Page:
Provide constructive feedback on failure. New research suggests that parents’ view of failure can impact how a child perceives challenges. Specifically, parents who view failure as an opportunity are more likely to have children with a growth mindset. [7] In a similar framework to how we think of praise, we can provide critical feedback to children in two ways. First, we can use person-focused criticism, which would comment on a personal quality of a child that led to the mistake or failure. Alternatively, we can use process-focused criticism, which would call attention to the strategy the child used that led to failure. Let’s return to the example of a 3-year old building a block tower. When the tower falls over, a person-focused criticism would comment negatively on the ability of the child (“You are terrible at building towers.”). A process-focused criticism would comment on the strategy used by the child (“I noticed you put the tiny blocks on the bottom and the big blocks on the top. Could you try it a different way that would make the tower not fall over?”). [8]

As you can imagine, children who hear the process-focused criticism are more likely to try again and to develop a growth mindset. These are the kids who learn to persevere through challenge and failure to reach goals.

What does this boil down to? Provide constructive feedback on your child’s failures. Parents who view failure as a potential opportunity tend to talk about setbacks in a way that encourages trying again to face a challenge. In turn, this leads to children more resiliently face future challenges.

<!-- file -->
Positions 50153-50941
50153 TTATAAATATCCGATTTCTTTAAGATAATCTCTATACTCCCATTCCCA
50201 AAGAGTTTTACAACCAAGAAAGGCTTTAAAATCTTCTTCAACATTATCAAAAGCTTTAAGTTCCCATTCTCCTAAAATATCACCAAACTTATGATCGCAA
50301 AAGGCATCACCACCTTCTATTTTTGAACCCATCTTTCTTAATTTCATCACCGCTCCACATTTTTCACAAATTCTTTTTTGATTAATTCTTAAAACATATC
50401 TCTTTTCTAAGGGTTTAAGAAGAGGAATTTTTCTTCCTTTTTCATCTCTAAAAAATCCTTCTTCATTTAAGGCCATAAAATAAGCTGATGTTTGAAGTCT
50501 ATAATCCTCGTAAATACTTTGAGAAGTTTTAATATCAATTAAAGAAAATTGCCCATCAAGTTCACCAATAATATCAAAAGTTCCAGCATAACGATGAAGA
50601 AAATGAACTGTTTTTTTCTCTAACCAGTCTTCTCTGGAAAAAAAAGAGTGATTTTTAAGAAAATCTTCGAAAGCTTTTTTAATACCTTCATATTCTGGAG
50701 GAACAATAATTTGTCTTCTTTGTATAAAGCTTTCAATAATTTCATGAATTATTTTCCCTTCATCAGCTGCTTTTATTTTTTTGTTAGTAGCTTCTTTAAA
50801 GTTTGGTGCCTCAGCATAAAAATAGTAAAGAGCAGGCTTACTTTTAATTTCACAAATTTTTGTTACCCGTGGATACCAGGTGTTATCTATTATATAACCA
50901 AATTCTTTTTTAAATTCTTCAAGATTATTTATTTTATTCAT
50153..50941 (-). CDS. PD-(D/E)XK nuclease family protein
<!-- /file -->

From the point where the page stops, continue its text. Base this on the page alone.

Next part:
Take a moment to step back and evaluate how you have responded to your young child in their recent successes and failures. How could you have handled those events in a way that encouraged your child to face future challenges? Using praise and criticism in process-focused ways is a powerful tool for developing your child’s belief that their own hard work will lead to accomplishments. And luckily, it’s something that all parents and caregivers can work on. Even though your child is still young, what you do now is important. For small changes in our parenting, we can reap large benefits in our children’s success.


[a] It’s okay to think that your child is the best block builder in the history of mankind. Most parents do! Just don’t let them know you think that.



[1] Dweck, C. S. (2006).

[2] Dweck, C. S. (2007).

[3] Zentall, S. R., & Morris, B. J. (2010).

[4] Gunderson, L., Gripshover, S., Romero, C., Goldin-Meadow, S., Dweck, C. S., Levine, S.(2013).

[5] Gunderson, E. A., Sorhagen, N. S., Gripshover, S. J., Dweck, C. S., Goldin-Meadow, S., & Levine, S. C. (2018).

[6] Barker, G. P., & Graham, S. (1987).

[7] Haimovitz , K, & Dweck, C. (2017)

[8] Kamins, M. & Dweck, C. (1999).